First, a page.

As always, some of the images can be enlarged by clicking on them
Not long after homo-type beings invented themselves, somebody used her finger to draw the first picture in the dirt. Then somebody else noticed that you could get better line control by using a stick. And pretty soon somebody was selling sticks to draw with. That is how things work.
As “art” evolved into sculpture and painting, somebody was always only a beat behind selling the tools to do art. The first books were written by hand and often included art, because even a dull book can be improved by a few pictures. When the first printing presses began rolling, art lagged a bit behind at first, but printers soon figured out how to include art.
Photography was invented in the early-mid 19th century. Almost from the start, somebody figured out how to make color photographs, but it took printers awhile to discover how to print even monochrome photos. Once that was accomplished, it was Katie bar the door.
The first widely circulated photograph of a Winston-Salem location that we know of appears above. It was published in the 1885-86 Salem Female Academy Catalog and was distributed from coast to coast, because by then, the Academy was attracting students from all over the USA, with a sprinkling from Canada, the Caribbean, South America and even Europe.
In fact, the first locals to truly embrace photography were the Academy girls. As soon as George Eastman introduced his first “consumer” camera in 1888, they started popping up all over campus. Photography quickly worked its way into the Academy curriculum. And the term “Kodak fiend” became a common part of their vocabulary. They even formed “Kodak clubs”.
By that same year, Edgar F. Barber had bought out C.G. Lanier’s large printing company on West Fourth Street and was in the process of moving to a new building on Third Street. As photographs became a more and more important part of his business, he began producing souvenir picture postcards for sale, many of them featuring his own business. A number of other local businesses had begun stocking cameras and film in a hit or miss manner. Barber became the first to offer a complete array of consumer photography products.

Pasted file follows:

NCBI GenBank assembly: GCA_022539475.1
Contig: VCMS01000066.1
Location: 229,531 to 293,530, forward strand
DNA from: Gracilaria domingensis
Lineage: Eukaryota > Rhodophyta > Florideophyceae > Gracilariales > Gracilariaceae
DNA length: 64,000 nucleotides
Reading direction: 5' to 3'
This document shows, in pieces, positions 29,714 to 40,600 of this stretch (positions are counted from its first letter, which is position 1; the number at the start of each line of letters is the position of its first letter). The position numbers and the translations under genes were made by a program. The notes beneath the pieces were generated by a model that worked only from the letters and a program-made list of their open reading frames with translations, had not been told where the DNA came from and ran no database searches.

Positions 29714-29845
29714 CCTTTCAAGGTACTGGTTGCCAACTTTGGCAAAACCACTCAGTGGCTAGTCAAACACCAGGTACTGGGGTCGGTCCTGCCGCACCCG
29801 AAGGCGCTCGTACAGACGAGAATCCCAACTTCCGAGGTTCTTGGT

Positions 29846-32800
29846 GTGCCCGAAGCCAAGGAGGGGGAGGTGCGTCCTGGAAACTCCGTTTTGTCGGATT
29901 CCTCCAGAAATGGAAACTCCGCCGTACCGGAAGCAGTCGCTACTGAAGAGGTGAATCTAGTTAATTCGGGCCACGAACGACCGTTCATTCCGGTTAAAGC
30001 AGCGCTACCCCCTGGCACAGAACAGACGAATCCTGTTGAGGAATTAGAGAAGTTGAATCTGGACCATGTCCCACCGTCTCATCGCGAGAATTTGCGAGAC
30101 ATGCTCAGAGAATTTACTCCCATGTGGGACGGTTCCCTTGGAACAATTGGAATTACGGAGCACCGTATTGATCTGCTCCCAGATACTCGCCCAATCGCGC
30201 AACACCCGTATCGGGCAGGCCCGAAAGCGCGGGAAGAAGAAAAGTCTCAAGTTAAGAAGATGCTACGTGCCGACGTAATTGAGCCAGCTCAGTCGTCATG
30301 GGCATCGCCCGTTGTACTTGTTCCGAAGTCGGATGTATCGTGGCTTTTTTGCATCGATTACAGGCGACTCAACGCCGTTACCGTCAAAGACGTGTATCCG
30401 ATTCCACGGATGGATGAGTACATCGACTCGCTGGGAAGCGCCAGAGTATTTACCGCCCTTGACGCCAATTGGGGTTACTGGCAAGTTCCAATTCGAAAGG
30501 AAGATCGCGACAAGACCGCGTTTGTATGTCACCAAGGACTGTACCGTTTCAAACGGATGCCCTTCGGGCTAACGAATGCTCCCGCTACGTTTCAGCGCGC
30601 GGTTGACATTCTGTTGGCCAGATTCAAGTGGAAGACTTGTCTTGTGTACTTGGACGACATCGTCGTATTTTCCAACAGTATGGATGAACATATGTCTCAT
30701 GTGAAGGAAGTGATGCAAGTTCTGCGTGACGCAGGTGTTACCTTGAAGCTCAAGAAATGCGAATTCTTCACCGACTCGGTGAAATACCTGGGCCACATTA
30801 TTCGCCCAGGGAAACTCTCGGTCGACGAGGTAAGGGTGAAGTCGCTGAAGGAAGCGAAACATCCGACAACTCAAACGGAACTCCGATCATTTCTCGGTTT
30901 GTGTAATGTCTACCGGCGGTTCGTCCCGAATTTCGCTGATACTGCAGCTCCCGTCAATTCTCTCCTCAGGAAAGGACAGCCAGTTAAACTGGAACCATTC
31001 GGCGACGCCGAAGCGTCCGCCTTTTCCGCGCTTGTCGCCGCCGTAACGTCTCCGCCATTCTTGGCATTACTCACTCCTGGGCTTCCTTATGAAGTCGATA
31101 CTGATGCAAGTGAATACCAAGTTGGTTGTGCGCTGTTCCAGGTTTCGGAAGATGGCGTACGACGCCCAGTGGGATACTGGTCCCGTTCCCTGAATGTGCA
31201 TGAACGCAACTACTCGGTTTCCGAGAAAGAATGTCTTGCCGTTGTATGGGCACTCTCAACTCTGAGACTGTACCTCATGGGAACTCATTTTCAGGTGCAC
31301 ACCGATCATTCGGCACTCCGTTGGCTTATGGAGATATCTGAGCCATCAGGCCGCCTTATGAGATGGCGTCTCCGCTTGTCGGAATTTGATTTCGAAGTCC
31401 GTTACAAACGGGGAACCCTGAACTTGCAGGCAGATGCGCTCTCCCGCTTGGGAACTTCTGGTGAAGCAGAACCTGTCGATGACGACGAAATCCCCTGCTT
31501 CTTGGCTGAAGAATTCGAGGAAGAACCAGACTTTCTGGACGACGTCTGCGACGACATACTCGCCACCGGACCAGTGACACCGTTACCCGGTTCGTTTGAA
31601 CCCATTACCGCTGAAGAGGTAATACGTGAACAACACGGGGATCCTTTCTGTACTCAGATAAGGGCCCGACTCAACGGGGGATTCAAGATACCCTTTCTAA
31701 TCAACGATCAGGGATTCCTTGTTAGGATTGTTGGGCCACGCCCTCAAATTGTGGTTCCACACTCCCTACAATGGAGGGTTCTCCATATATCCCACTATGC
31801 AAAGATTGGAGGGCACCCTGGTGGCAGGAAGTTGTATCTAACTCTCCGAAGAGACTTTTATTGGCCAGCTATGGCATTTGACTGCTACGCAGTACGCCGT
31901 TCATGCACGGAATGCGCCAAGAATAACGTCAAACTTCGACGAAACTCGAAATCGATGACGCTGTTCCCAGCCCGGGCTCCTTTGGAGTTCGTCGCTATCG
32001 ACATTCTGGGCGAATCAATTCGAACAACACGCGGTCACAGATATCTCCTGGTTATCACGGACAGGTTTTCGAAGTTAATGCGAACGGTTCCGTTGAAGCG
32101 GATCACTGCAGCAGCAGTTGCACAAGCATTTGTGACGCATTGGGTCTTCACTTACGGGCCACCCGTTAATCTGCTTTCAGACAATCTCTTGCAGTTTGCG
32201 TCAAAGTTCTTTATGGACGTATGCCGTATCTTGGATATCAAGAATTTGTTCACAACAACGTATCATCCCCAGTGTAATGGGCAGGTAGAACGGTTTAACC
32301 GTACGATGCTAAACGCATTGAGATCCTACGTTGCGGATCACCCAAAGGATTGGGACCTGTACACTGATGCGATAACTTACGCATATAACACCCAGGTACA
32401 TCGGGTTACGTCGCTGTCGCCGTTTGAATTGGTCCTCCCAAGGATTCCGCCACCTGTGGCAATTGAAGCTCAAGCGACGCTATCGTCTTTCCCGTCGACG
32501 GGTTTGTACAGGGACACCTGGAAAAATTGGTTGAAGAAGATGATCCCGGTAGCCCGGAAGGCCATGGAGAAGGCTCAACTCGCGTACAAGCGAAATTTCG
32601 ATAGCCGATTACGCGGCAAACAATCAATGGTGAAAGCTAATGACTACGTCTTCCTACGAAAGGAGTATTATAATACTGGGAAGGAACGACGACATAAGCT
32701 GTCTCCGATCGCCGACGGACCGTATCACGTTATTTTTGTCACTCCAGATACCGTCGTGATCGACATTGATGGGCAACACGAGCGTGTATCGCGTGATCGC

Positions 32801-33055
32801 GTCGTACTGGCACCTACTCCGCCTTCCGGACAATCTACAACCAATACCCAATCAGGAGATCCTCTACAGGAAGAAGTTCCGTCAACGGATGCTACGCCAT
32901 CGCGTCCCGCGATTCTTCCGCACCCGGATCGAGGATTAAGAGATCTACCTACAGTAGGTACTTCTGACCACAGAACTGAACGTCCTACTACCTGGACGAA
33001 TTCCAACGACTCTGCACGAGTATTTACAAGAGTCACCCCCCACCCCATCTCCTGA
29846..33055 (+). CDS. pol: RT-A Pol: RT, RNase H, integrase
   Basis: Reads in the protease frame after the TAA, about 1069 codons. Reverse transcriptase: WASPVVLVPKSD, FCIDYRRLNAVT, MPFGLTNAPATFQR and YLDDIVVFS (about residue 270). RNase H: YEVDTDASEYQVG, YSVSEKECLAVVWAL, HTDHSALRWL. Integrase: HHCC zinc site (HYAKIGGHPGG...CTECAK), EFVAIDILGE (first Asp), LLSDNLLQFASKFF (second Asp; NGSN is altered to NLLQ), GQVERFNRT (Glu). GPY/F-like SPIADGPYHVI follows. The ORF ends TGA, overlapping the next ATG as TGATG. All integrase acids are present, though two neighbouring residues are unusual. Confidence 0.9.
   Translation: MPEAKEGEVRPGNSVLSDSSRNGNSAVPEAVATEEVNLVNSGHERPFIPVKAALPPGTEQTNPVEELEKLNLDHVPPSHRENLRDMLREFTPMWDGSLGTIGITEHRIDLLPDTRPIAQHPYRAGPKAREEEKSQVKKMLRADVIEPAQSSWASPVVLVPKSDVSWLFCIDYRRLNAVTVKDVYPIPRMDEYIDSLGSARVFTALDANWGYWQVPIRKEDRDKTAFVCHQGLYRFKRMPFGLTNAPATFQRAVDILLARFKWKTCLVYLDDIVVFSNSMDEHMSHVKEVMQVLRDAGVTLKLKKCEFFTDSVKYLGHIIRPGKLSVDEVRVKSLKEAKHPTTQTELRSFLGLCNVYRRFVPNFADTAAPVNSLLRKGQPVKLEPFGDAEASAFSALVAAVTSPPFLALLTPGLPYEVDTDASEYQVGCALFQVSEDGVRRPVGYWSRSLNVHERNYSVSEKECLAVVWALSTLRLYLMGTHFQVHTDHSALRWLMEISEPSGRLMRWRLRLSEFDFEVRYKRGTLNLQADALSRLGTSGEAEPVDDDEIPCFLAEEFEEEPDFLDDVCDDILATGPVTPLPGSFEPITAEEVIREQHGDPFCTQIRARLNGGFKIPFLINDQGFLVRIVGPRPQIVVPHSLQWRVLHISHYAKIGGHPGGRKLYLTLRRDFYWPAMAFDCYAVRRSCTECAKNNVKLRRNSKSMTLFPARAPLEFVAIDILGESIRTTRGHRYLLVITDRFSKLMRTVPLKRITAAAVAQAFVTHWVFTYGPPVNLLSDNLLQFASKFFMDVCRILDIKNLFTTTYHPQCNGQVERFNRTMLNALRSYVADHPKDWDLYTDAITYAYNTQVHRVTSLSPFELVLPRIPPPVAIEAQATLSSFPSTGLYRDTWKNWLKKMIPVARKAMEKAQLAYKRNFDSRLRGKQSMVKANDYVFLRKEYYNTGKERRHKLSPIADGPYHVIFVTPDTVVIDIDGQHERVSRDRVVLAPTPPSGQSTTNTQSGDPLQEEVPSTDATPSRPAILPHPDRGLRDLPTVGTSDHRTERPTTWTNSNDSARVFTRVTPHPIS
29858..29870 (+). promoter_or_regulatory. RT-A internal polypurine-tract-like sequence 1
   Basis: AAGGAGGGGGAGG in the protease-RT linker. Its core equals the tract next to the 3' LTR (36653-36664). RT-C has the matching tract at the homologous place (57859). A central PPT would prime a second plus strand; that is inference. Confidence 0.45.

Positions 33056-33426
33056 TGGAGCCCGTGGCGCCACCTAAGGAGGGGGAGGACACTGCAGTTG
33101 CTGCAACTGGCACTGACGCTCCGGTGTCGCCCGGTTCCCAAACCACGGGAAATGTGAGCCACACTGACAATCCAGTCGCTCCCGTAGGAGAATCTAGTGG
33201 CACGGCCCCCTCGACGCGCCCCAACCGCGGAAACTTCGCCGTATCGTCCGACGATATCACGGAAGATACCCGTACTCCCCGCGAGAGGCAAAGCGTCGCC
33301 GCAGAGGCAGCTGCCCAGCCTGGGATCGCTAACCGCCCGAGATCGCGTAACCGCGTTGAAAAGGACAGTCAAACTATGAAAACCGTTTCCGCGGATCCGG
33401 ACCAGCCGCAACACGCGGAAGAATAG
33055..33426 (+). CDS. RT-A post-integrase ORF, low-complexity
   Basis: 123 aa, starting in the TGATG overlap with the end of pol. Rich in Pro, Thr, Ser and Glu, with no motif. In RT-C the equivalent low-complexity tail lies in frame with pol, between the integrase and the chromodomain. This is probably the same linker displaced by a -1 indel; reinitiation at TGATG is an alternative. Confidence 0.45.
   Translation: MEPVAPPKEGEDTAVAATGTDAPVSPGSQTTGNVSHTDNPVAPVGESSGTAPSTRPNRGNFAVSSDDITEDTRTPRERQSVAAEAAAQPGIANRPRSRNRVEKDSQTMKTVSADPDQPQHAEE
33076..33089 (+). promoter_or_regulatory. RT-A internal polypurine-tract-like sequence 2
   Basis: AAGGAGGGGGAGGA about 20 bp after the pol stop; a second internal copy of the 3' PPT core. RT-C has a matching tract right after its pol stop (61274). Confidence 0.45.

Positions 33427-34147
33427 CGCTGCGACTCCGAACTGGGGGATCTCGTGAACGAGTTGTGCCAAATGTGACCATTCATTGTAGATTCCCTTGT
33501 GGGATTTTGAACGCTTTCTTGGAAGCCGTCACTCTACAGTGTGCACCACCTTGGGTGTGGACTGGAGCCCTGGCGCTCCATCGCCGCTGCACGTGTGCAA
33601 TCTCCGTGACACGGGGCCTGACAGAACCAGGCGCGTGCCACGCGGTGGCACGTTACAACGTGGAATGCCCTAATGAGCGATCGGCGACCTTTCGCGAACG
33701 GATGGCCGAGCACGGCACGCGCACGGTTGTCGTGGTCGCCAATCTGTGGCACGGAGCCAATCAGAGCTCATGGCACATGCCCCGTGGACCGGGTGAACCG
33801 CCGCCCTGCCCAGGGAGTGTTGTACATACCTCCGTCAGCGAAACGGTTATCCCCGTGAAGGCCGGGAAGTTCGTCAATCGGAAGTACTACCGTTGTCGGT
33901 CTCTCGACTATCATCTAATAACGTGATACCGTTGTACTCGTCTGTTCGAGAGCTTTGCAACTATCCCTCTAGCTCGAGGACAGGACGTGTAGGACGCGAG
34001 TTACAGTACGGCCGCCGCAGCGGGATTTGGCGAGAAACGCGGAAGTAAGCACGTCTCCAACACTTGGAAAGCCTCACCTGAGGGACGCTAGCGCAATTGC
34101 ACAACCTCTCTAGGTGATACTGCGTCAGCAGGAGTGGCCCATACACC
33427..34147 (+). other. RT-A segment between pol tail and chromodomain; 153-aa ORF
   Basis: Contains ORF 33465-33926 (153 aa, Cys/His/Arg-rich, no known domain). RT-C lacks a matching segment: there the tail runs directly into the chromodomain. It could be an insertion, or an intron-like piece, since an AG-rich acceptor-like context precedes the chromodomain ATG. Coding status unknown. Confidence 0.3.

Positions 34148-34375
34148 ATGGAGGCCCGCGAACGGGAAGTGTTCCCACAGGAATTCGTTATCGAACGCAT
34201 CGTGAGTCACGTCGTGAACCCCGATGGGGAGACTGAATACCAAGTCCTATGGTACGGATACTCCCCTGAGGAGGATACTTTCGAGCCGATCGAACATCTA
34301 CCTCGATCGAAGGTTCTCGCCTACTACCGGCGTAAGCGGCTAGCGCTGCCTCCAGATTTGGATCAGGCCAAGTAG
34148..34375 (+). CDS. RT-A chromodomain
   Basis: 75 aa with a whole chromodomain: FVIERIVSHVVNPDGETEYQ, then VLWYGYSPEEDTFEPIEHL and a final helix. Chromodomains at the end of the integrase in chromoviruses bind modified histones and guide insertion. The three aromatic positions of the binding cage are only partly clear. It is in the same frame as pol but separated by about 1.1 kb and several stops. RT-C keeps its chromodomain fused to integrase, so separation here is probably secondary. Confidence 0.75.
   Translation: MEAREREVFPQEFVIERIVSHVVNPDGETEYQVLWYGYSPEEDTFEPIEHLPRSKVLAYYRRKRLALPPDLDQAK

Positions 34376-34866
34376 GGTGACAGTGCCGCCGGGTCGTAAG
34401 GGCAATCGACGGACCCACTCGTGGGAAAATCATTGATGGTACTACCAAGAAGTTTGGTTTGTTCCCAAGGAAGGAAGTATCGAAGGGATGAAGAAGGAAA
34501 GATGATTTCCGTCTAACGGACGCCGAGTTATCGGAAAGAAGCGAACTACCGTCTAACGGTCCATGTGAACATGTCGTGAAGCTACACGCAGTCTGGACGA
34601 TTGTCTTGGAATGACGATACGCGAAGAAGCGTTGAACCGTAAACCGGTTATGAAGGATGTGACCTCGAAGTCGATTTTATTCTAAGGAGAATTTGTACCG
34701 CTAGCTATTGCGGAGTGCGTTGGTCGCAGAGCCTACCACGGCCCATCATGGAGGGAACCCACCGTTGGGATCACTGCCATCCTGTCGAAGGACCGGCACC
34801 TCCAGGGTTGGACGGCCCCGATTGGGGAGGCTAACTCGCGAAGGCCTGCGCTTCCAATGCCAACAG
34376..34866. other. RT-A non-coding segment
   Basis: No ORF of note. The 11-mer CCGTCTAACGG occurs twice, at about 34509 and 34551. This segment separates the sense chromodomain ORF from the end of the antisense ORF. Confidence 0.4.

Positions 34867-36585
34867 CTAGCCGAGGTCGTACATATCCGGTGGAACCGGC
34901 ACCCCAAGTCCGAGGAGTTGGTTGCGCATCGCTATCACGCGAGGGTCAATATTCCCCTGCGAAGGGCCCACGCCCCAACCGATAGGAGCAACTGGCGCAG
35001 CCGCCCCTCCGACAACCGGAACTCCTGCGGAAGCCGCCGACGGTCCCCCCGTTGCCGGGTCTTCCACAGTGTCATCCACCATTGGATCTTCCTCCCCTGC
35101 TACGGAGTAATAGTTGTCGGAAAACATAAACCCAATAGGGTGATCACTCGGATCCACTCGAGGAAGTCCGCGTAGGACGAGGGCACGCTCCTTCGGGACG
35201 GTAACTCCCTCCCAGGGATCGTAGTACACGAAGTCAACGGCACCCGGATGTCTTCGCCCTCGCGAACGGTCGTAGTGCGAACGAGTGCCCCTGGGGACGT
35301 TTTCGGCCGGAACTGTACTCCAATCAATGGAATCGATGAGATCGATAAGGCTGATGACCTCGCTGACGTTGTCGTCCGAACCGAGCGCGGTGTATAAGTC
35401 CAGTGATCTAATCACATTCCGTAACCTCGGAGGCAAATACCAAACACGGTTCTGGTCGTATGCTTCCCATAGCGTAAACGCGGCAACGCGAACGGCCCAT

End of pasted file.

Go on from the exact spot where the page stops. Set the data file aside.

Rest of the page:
Within a decade, that business had outgrown his Third Street space, so on March 1, 1918, he opened a separate business, Barber Photo Supply, on West Fifth Street, across from the post office. That business was managed by W.W. Stroud, and was an immediate success.
By the late 1920s, Barber was ready to retire. He sold the photo shop to Henry Lindley. Because Barber had done such a great job of building his brand, Lindley decided to retain the Barber name. A few years later, he hired a teenaged “Kodak fiend” named Frank Jones. Frank was already selling his pictures to the local newspaper, and would soon become a local legend in photography. His personal collection of photographs, which included a great many historical pictures from the 19th and early 20th centuries, would eventually become the basis of the Forsyth County Public Library’s collection, one of the best in the South.
The Historic American Buildings Survey was begun in 1933, a joint effort of the American Institute of Architects, the National Park Service and the Library of Congress to document our national architectural heritage. In 1934, Barber Photo Supply agreed to furnish some of the first photos.
Soon thereafter, Lindley’s son, Henry, Jr., joined the firm. By the early 1950s, the Lindley name had become synonymous with photography on the local scene. In early 1955, the Lindley’s reincorporated the company as Lindley Photo. At that point, they had already been in business at the same location for over 25 years. They would remain in place until George, Jr. shut the business down in 1991, having had a run of over sixty years.
Today, the dominant force in photography is the well known software program, Photoshop, which played an important role in this blog post. But it was not the first photo shop in the Twin City.